Missing the Ramp to the Information Highway

One of my favorite stories about being a frustrated college student is James Thurber’s “University Days.” Thurber, the student, must take a required biological science course in order to graduate. Unfortunately, he’s never able to see anything through a microscope. The professor makes every possible adjustment to the scope, still Thurber only sees “a nebulous milky substance.” Finally, after more adjustments, Thurber sees something and begins drawing it on a sheet of paper. The professor looks at the drawing and screams: “You’ve fixed the lens so it reflects. You’ve drawn your eye!”

I understood Thurber’s frustration when I tried to enroll in a golf class at Monterey Peninsula College. Several weeks ago I wrote about my goal to return the United States Open Golf Championship to this country — to end the event’s dominance by foreign players. Golf lessons are the first step in accomplishing my goal. I should be holding the winner’s trophy next year when the tournament is played in San Francisco.

Fifty years ago I stood in a line longer than the length of a football field to register for classes. Now registering is done online. I am not a computer expert, but I am keyboard literate. As an illustration, a recent email informed me that I am part of a class action suit. I needed to fill out an electronic form that guarantees my getting a share of the 2.5million dollar settlement — which could be as much as $10. The lawyers are getting slightly more than that — about $1.5million, in fact. It took me about 30 seconds to complete the form and submit it electronically. It took me a week to register on-line at MPC. Several days after registering, I called to inquire about purchasing a parking permit. I was told I didn’t need one because I wasn’t registered for any classes.

“But,” I protested, “I have a class number and a student ID number.”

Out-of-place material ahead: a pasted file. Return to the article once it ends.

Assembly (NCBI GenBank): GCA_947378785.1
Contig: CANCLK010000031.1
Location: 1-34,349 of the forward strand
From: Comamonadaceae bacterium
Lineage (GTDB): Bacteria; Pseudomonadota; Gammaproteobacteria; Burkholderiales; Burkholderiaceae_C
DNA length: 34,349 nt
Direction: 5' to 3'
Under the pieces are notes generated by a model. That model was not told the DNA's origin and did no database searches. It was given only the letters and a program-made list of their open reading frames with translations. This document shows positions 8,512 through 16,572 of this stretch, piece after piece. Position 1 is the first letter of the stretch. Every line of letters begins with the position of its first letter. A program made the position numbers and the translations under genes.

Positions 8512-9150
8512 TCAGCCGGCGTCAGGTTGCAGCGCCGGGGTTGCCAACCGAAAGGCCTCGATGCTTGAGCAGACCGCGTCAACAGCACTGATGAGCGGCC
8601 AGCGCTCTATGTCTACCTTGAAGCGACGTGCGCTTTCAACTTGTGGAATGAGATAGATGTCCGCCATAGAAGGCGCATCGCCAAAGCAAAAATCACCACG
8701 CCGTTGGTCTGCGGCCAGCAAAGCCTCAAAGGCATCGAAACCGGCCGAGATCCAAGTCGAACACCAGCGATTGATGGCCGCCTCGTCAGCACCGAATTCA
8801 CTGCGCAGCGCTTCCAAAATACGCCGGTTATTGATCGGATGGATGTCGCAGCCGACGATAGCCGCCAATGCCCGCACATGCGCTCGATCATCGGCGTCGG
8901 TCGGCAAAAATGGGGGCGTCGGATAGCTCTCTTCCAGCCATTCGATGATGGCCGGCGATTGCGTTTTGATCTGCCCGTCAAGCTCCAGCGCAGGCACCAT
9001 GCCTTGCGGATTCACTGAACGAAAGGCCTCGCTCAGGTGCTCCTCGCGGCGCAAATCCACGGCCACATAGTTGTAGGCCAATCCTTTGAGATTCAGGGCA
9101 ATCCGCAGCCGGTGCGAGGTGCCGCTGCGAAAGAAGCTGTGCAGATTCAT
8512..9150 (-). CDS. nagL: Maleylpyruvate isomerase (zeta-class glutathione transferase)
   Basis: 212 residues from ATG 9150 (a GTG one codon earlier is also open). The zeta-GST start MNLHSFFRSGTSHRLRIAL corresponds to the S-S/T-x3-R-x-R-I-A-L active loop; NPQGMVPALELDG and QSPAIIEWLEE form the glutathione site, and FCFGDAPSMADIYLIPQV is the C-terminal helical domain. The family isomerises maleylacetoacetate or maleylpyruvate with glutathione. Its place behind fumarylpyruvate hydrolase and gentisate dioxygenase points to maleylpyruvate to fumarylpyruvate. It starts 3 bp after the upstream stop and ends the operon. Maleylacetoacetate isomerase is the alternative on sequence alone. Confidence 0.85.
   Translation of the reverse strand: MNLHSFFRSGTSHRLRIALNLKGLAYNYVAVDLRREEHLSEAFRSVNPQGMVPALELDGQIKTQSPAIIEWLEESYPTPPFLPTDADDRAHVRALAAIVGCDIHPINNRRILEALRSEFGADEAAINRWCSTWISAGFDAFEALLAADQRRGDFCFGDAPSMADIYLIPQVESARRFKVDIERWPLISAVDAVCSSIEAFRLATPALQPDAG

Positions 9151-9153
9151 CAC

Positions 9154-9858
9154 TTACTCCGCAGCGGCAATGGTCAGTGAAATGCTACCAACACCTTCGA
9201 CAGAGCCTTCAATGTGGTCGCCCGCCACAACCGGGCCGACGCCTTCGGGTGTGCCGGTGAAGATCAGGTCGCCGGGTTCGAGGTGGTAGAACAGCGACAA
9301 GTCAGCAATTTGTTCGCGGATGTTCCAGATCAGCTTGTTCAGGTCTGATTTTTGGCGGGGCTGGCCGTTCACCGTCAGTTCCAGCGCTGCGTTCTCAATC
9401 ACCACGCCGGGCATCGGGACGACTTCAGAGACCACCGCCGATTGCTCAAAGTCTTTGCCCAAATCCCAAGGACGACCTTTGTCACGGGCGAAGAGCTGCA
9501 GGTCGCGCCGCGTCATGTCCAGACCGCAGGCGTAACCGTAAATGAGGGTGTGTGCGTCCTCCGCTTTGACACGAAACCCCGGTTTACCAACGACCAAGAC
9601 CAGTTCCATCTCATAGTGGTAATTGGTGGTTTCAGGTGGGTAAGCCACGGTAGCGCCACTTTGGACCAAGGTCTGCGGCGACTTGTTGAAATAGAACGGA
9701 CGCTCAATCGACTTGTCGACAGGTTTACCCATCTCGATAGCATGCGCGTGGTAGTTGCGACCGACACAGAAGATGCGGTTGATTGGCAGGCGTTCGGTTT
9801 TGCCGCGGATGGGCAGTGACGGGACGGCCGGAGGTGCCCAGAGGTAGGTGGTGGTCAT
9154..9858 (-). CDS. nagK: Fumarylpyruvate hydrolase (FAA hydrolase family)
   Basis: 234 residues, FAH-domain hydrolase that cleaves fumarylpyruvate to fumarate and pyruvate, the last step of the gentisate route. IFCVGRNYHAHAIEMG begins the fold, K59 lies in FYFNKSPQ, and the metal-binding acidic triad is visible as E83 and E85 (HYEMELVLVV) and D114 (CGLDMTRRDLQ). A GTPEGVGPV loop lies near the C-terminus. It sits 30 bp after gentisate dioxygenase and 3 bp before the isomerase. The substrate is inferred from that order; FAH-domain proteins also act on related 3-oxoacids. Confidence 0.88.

“You are still not registered. I suggest you go to the Admissions Office.”

I did. Once there I was directed to a bank of computers in the lobby. I tried to explain that computers were the problem since somehow I had missed the ramp to the information highway. But I was holding up the line so I went home and started all over again. This time I got to a page that insisted it be printed out. It screamed that unless I printed it I would not be registered. I held in my hand a paper indicating in bright red letters that I had completed my registration. Finally!

The next week I went to school for my first class. The instructor read the names of those students who were officially registered. My name was not among them. I showed her my student ID number along with the class number. It didn’t matter. I wasn’t on the list. She gave me a “Class Add-On” form and sent me to the Admissions Office where I circled the parking lot for 20 minutes before finding a space. Fortunately, shopping at Trader Joe’s has made me an expert at circling parking lots looking for a space.

At the building entrance there was a line as long as a football field. It was comforting to see that nothing had changed in 50 years.

Jerry Gervase is a columnist for The Herald. He can be reached at info@jerrygervase.com.

 

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